The draft of the report was reviewed by a group of selected specialists on digitisation, digital preservation and image science. Their feedback was in incorporated in the final version of the report which is available at: http://www.kb.nl/hrd/dd/dd_links_en_publicaties/links_en_publicaties_intro.html
From a message sent by the Digital Preservation Coalition
The Digital Preservation Coalition has examined JPEG 2000 in a report published today. The report concludes that JPEG 2000 represents a great stride forward for the archival community. The format now allows for greater compression rates and a recompression rate that is visually lossless.
The findings come as the Digital Preservation Coalition launch its latest ‘Technology Watch Report’ written by Dr. Robert Buckley, a Research Fellow with Xerox, ‘JPEG 2000 – a practical digital preservation standard?’. The report looks in-depth at the new format and the challenges it has to cope with. JPEG 2000 is widely used to collect and distribute a variety of images from geospatial, medical imaging, digital cinema, and image repositories to networked images. Interest in JPEG 2000 is now growing in the archival and library sectors, as institutions look for more efficient formats to store the results of major digitisation programmes.
The report is aimed at organisations involved in the management and storage of digital information. The in-depth report will help archives, libraries and other institutions make informed decisions about JPEG 2000 format and their future storage needs.
JPEG 2000 can reduce storage requirements by an order of magnitude compared to an uncompressed TIFF file. Dr. Buckley says, “This new format has come at a time of heightened awareness about the access to digital documents. Any format that can assist archives and libraries to do this is welcome.”
The format will also enable users to open as much of the file as they need at that time. This means a viewer, for example, could open a gigapixel image almost instantly. This is achieved by retrieving a decompressed low–resolution display sized image from the JPEG 2000 codestream. Coupled with this, the users’ ability to zoom, pan and rotate an image have been enhanced.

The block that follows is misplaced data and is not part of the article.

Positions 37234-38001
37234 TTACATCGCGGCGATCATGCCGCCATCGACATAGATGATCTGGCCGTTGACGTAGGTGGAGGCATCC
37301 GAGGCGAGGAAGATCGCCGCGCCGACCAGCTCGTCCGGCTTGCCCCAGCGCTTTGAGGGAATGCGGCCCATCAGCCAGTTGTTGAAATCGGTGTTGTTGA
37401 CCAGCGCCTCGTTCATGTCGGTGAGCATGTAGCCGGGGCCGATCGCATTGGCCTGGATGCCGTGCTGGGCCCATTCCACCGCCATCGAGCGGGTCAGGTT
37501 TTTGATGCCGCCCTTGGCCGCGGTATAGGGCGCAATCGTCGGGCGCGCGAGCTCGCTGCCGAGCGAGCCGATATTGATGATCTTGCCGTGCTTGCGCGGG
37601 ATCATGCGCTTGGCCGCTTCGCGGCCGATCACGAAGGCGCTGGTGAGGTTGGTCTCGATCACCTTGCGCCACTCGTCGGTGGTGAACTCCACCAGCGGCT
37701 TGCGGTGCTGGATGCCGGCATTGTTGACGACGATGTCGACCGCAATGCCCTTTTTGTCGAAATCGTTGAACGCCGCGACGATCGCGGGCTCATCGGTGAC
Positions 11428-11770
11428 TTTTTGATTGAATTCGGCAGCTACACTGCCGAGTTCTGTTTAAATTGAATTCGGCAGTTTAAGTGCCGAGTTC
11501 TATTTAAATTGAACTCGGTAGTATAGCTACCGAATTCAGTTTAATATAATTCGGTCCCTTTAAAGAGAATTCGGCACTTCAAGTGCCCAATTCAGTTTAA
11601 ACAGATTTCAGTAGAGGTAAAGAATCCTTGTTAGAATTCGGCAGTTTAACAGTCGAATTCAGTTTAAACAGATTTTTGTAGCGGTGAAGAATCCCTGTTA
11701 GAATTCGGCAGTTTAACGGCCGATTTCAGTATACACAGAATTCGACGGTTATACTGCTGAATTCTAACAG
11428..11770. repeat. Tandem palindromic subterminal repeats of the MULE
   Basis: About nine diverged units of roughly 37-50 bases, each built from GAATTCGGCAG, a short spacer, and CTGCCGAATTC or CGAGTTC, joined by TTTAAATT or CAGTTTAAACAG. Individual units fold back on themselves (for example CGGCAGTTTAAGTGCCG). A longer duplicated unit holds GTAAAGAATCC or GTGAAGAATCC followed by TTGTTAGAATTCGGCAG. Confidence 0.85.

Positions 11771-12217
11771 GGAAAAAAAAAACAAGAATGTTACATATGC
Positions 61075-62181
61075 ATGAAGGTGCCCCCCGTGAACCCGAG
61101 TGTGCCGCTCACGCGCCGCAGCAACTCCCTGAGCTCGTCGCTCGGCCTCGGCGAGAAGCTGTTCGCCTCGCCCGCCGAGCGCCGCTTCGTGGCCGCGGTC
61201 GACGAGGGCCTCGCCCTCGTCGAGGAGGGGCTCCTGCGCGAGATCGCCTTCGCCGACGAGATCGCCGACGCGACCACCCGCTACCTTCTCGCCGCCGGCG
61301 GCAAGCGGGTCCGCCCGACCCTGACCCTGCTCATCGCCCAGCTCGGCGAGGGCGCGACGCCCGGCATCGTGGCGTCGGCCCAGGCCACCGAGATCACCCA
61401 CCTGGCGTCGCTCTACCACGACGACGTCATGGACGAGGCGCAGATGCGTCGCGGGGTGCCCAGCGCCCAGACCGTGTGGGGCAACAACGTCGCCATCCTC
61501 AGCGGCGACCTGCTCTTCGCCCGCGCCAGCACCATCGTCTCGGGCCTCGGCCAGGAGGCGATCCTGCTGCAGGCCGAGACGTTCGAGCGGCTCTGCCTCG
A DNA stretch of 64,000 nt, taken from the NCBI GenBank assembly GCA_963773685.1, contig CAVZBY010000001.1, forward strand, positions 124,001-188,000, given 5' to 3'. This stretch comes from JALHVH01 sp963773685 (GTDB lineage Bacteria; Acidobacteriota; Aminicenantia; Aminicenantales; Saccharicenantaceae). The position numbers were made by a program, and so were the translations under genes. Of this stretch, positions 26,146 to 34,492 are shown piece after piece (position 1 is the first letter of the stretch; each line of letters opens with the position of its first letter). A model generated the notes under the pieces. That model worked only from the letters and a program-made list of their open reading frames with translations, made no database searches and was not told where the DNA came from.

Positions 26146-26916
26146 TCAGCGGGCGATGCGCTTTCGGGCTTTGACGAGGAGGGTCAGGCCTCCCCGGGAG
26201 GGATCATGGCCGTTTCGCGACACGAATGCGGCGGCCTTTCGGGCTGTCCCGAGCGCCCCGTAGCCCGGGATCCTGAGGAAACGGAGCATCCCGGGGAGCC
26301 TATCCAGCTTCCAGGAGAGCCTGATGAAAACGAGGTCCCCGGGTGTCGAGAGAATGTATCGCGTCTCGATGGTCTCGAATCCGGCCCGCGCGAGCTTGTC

Adrian Brown, head of digital preservation, The National Archives said: “This is a very timely addition to the DPC’s Technology Watch Report series as many organisations are themselves reviewing the JPEG2000 format. This concise, comprehensive and clear guide will be of interest to practitioners across the digital preservation community.”
The report concludes that JPEG 2000 offers much more flexibility and features than JPEG, but at the cost of greater complexity. It is however a great stride forward, and of major significance for the information management community.
To download a pdf of the report please go to: http://www.dpconline.org/graphics/reports/index.html#twr0801
JISC has just published a report comparing the between XML flavours of standards for office documentation (ie. word processing files and all). It compares ODF with the Microsoft-supported OOXML.
To the layman, the differences seem rather arcane. The real danger seems to be, according to the report, the simple fact that there will be two standards, with different capabilities, in place. This doesn’t make life on the computer as straightforward as it should be.
Despite years of everyone emphasising the importance of open standards, the attractions of propietary standards like Flash are hard to resist for some projects
Two main reasons. 1. Most (but not all) people have Flash on their desktops. 2. Flash allows you to do funky things that would be impossible otherwise
YouTube is the most obvious example. Despite its poor quality, the YouTube platform has now established Flash as the way of delivering video.
In the cultural heritage business, two other recent projects have unveiled Flash based resources. One is the Rome Reborn reconstruction of classical Rome. The other is the 9.9 gigabtye image of Andrea Pozzo’s ceiling fresco from 17th-century Rome.
Impressive now, of course. But will these resources be around in five years’ time?